I discovered an interesting story on April 18 about a "big foot" found in Lakeville, Massachusetts by some kids in the woods on March 29. They alerted authorities thinking it might be human. Since I watch for "Bigfoot" stories, this one caught my attention. It's a bit of an oddity to find a mystery body part just lying around. To be clear, The Patriot Ledger did not say that this was anything other than unknown and NOT human. That is, they did not suggest that it was an actual leftover piece of Bigfoot. They didn't need to. Everyone else did.
Bigfoot blogs and weird news sites went there. It was "unknown" and, therefore, Bigfoot. That's some majorly faulty logic there.
We have no verified specimen of Bigfoot. None.
However, we do have a very plausible explanation to what this was -- a bear paw.
Bear paws do resemble a human foot when they are in this state of decomposition. The kids were justified in panicking a bit about the find. Mistakes have happened so often before that the resemblance is mentioned in forensic instruction. Ask people who have seen skinned bears, they look very human in musculature. A reasonable guess as to what happened may be that a bear died or was killed and a scavenger made off with the paw. It does happen.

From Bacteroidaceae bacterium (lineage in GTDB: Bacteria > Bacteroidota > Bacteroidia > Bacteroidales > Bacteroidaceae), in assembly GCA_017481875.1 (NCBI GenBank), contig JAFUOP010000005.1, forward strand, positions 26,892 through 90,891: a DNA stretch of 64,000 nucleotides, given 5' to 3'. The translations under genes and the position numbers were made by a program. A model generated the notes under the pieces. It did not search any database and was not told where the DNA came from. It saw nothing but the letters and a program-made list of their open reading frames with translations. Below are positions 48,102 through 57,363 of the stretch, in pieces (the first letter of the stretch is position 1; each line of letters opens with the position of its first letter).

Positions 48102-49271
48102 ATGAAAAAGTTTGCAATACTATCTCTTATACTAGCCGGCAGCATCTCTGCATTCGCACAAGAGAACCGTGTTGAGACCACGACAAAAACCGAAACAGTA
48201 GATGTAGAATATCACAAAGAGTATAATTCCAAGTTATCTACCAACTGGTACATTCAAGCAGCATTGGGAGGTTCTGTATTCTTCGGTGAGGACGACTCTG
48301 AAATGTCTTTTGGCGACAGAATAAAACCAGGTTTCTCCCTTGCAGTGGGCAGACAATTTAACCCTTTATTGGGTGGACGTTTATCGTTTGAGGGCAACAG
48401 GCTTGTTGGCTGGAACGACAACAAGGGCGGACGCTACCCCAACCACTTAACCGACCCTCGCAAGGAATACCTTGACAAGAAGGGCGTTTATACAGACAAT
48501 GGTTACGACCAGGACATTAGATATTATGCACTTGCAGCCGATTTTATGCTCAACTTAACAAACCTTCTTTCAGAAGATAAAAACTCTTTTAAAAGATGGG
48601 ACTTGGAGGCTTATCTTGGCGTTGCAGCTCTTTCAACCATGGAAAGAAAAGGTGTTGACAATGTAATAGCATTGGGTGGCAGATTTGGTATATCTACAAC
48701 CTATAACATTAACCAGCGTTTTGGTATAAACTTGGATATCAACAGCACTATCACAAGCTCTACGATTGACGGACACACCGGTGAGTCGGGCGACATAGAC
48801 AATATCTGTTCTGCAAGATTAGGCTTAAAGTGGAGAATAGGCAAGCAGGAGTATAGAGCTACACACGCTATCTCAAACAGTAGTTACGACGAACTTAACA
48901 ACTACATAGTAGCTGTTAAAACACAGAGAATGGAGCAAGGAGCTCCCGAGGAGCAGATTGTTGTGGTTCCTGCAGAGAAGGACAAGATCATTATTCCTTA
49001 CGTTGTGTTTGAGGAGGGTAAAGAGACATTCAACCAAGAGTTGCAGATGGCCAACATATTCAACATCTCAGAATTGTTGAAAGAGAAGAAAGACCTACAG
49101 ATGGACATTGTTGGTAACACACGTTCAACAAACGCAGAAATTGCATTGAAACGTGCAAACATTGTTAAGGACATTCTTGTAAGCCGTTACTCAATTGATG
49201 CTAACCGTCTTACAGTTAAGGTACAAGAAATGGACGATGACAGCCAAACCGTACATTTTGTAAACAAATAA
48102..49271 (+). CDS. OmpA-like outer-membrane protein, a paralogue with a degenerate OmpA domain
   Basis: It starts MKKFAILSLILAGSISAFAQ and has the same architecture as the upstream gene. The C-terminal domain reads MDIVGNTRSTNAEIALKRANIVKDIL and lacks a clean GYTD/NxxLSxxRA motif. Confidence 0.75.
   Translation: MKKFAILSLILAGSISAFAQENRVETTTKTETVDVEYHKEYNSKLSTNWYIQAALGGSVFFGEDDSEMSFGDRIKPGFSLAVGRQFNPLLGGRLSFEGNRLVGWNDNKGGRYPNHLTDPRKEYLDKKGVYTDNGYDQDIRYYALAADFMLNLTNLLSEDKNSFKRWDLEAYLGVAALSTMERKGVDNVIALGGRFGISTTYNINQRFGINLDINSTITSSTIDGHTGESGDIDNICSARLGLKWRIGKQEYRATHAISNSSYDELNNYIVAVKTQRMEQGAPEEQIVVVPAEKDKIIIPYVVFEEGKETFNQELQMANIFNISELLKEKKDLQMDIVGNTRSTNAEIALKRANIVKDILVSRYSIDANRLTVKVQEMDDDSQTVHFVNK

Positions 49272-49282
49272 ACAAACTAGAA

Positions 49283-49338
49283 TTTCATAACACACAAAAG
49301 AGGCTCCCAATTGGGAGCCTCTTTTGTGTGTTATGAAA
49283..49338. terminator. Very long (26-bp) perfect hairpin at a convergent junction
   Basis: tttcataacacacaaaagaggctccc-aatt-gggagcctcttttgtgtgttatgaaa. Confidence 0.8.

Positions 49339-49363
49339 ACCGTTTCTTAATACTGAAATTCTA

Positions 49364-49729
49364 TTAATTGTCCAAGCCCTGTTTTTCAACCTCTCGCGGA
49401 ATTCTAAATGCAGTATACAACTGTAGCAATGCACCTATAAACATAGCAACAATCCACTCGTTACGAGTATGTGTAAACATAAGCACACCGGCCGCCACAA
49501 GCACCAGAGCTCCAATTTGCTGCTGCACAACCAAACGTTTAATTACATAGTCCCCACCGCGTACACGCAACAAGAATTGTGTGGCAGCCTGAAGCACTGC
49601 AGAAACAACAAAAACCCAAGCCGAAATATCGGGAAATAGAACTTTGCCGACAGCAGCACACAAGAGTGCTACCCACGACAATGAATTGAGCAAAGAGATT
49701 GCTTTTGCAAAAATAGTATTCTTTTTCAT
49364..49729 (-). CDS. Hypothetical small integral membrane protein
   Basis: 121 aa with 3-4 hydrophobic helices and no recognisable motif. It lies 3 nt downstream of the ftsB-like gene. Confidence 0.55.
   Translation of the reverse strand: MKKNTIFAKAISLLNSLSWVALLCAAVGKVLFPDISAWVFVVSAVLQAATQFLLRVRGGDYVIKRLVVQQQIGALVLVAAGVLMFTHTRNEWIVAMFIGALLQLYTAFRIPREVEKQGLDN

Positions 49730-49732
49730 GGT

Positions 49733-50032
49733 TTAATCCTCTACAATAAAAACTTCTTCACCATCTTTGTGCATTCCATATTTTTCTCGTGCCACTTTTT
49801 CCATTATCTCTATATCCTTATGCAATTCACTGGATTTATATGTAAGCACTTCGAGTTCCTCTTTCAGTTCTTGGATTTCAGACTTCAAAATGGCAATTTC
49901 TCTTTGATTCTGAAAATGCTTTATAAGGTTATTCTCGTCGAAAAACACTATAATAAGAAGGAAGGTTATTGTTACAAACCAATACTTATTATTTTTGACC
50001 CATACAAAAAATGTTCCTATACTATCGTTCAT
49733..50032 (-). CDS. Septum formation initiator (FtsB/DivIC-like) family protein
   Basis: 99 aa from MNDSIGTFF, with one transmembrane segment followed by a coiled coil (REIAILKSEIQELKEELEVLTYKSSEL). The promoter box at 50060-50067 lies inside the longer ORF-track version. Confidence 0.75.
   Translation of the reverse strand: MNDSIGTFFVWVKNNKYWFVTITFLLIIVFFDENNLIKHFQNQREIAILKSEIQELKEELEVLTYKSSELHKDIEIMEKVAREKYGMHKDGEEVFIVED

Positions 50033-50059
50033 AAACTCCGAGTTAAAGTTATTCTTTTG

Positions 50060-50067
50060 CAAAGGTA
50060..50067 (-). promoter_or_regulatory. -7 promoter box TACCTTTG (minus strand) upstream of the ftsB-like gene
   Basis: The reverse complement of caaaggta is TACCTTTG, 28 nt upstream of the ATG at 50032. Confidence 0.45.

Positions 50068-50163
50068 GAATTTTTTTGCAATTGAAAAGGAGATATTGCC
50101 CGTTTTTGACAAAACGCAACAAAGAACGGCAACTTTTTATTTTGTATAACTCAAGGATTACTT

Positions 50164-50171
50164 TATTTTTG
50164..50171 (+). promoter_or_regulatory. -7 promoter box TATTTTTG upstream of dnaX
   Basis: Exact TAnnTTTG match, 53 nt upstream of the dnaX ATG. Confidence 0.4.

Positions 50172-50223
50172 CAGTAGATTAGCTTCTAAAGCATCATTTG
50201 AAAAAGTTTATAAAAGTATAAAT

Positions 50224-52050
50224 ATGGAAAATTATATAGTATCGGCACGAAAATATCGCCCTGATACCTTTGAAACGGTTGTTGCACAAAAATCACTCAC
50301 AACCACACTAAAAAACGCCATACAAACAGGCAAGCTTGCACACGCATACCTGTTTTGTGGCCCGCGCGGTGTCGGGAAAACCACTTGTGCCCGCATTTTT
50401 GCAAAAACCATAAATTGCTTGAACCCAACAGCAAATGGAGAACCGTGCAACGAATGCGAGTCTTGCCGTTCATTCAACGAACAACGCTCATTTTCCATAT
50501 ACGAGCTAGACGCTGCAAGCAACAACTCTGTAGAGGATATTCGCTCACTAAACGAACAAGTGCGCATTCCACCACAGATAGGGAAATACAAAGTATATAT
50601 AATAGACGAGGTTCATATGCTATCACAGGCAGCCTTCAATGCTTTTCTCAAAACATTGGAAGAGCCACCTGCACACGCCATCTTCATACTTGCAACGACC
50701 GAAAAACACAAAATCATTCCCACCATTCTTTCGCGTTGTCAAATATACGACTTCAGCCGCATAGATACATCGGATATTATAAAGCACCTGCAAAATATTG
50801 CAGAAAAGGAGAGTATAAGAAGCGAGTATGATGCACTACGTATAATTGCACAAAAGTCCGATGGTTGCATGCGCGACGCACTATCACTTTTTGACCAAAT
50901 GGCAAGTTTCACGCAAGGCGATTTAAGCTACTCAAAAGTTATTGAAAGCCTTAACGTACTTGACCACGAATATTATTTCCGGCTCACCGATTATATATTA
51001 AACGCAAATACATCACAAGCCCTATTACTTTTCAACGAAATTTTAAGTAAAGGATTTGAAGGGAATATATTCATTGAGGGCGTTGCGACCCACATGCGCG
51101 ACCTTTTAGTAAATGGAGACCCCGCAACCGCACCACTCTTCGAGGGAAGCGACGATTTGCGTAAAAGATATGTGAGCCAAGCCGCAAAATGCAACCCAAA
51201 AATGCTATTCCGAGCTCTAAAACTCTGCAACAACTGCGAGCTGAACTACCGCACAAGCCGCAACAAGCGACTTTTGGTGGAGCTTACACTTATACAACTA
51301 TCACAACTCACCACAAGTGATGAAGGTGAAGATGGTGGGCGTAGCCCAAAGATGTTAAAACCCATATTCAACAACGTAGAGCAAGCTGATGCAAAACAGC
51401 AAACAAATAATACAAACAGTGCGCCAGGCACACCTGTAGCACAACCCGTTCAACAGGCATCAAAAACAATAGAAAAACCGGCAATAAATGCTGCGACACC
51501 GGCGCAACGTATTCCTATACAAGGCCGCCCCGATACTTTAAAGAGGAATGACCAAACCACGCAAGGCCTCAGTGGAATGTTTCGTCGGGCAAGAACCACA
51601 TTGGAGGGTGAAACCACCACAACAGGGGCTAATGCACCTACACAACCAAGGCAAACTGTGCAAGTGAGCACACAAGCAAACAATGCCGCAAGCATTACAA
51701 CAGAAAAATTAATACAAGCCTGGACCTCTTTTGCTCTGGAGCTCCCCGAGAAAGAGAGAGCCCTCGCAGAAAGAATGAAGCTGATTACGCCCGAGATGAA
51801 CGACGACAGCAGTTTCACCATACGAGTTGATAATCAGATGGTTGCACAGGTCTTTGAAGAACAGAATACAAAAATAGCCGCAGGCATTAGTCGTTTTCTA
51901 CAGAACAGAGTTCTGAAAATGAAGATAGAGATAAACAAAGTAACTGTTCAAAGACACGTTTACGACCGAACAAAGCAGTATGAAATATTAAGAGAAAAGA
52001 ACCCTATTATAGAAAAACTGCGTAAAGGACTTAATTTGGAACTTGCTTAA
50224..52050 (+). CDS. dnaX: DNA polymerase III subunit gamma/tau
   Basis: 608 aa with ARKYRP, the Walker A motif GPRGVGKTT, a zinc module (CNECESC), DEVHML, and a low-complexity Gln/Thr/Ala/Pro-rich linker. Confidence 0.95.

Several days later, the story is all over the Internet with the headline that this may be a Bigfoot's big foot. This may be evidence it exists. "Experts" are "baffled". (No professional says "baffled", he just says, "I don't know".) But again, it's critical to understand that "I don't know" does not equal "it could be Bigfoot". Bigfoot is not a plausible choice since it has not been shown to actually exist as a flesh and bone creature.
I have a problem with Bigfoot promotion. Blogs and web sites covering Bigfoot "news" (of which there is a surprisingly large amount, daily) get big hits for every new "blobsquatch" (blurry blob that people say is a Sasquatch) photo or video. Rumors and rampant speculation is the meat of these blogs and the comments on each post are something you truly do not want to waste your time reading. There is no intelligent discussion to be had, skepticism is unwanted. Their "evidence" is dubious, of poor quality, or misinterpreted. In other words, worthless.
Therefore, when I gave the most likely conclusion of bear paw on my weird news site, it was ignored and fantastical explanations ruled the media.
I'd like to think that when you come across a mystery, at least some people would prefer to know the ACTUAL answer. But, I'm not sure that's true. Belief reigns. People invested in the Bigfoot (especially monetarily) will stoke the mystery and eschew reality. (No TV network wants a show called "Finding Mundane Explanations for Bigfoot".) I understand why it's hard for people to give up on a dream of discovering a mystery creature, but do we have to forego all rational thought to do it? How does it help gain knowledge if you make every normal thing abnormal and extraordinary without justification? The Bigfoot community will happily live with the fiction. It's just more fun. It's also intellectually dishonest.
If the science is not there, it's not there. It gets you nothing but discredited to make stuff up. For those who willfully ignore all the plausible answers and instead hype the outrageous one, you are poisoning your own field.